donderdag 11 december 2008

Ondanks sancties neemt Duitse export naar Iran toe

Met sancties en internationale isolering is Iran misschien op de knieën te krijgen en een Iraans atoomwapen te verhinderen zonder dat daar enig geweld tegen de nucleaire installaties voor nodig is. Ondanks de sancties die nu van kracht zijn, is Duitsland Irans grootste handelspartner en is de handel met 63% toegenomen. Die sancties zijn blijkbaar nog erg soft.
Last update - 05:51 09/12/2008       
Israeli envoy: Germany increasing exports to Iran, despite sanctions
By Assaf Uni, Haaretz Correspondent
BERLIN - German exports to Iran are up 10 percent this year, prompting Israel's ambassador to Berlin to say the German authorities are "not doing enough" to keep Tehran isolated until it abandons its alleged efforts to develop nuclear arms.
"Germany is doing something [to isolate Iran], but apparently it is not doing enough," Ambassador Yoram Ben Ze'ev told Haaretz last week.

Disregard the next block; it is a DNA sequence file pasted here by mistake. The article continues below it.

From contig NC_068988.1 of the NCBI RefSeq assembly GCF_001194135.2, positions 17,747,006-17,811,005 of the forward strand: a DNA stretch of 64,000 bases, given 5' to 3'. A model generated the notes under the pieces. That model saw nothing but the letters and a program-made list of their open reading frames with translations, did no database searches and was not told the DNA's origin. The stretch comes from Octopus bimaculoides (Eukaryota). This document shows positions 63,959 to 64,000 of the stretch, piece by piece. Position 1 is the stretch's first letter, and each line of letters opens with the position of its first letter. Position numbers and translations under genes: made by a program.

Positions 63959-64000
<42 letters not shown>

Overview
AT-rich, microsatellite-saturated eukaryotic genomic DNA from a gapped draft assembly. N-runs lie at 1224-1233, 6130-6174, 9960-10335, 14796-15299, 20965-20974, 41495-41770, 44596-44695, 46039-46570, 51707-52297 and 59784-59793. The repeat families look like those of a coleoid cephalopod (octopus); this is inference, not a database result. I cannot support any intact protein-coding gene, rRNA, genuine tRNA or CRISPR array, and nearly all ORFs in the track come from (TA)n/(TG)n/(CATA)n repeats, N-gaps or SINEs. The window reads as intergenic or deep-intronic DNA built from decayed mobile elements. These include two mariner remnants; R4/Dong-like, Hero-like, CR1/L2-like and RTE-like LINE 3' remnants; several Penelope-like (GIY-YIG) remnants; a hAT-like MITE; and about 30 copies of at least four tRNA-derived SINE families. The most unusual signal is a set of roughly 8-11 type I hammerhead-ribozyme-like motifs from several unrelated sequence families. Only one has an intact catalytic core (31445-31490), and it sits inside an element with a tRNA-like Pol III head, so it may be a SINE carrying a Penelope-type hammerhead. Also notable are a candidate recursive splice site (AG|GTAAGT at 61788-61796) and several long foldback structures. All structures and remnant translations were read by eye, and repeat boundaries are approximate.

Germany's Federal Statistical Office released data showing the increase occured over the first three quarters of 2008. Germany's exports to Iran are expected to total 4 million euros this year, close to the record it set in 2004 and 2005.
During the first seven months of 2008, the German government approved 1,926 transactions with Iran, a 63 percent increase over last year. This has further cemented Germany's position as Iran's largest trade partner.
"The Germans are providing less insurance for Iran-bound merchandise, and they claim they are making life very difficult for those who want to do business with Iran," Ben Ze'ev said. "This approach may work on businesses that have export targets other than Iran, or on small businesses that cannot afford to invest the effort and resources to overcome the difficulties. But it's doubtful whether these measures will work on large businesses that view trade with Iran as strategically significant."
When asked about the increase in exports, the German treasury replied that it is due to increased metal prices, and noted that steel is up 17 percent in Europe.
However, export data show that metals make up only a small part of the increase. Another explanation offered by the German government is that the sanctions on Iran prohibit it from launching large new projects, which means the Iranians are more dependent on spare parts to maintain existing infrastructure.
"As a result of the tightening sanctions on Iran, our office expects the volume of our exports to Iran to decrease in the future," a spokesman for the treasury said.

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